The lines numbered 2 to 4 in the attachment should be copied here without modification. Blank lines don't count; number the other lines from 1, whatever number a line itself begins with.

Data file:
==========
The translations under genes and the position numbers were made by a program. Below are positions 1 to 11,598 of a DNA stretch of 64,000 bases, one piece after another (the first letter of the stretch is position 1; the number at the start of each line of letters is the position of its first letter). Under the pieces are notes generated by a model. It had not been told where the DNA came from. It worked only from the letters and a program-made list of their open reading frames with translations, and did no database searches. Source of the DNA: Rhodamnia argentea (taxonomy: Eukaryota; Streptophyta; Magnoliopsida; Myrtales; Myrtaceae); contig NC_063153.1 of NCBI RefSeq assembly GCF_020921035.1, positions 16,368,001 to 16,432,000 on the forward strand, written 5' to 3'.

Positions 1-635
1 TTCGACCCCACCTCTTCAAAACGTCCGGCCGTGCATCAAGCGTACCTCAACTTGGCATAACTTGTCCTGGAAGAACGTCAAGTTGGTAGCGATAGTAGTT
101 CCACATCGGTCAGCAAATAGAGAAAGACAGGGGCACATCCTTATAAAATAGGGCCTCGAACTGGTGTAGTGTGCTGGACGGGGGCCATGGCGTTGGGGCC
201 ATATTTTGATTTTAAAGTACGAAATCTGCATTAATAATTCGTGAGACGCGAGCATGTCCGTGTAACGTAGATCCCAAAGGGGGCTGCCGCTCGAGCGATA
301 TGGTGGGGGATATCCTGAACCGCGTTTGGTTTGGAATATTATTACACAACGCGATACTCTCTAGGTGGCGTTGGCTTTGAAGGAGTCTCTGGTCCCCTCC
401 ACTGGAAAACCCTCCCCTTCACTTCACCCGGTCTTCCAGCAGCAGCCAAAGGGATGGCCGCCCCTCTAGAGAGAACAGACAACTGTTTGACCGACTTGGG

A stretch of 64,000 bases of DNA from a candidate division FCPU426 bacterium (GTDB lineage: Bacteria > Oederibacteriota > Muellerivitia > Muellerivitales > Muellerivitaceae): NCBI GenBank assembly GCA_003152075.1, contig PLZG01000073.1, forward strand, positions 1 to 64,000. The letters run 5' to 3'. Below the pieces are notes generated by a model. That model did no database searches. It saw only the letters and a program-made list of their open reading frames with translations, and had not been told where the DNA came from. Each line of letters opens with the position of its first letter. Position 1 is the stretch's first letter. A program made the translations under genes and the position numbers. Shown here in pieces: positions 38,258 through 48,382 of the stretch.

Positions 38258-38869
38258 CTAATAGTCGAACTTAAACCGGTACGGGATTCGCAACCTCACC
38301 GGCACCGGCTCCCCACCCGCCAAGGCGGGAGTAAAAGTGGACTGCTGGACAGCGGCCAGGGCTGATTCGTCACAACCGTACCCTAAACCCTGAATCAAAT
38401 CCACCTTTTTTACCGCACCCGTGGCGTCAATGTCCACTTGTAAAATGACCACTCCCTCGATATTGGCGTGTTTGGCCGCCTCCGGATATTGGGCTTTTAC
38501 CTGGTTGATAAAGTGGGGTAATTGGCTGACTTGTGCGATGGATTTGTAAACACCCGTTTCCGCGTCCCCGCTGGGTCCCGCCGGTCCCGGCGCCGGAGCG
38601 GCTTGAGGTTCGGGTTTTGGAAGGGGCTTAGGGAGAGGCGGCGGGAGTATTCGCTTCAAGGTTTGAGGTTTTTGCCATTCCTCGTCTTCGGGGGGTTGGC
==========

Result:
Positions 1-635
1 TTCGACCCCACCTCTTCAAAACGTCCGGCCGTGCATCAAGCGTACCTCAACTTGGCATAACTTGTCCTGGAAGAACGTCAAGTTGGTAGCGATAGTAGTT
101 CCACATCGGTCAGCAAATAGAGAAAGACAGGGGCACATCCTTATAAAATAGGGCCTCGAACTGGTGTAGTGTGCTGGACGGGGGCCATGGCGTTGGGGCC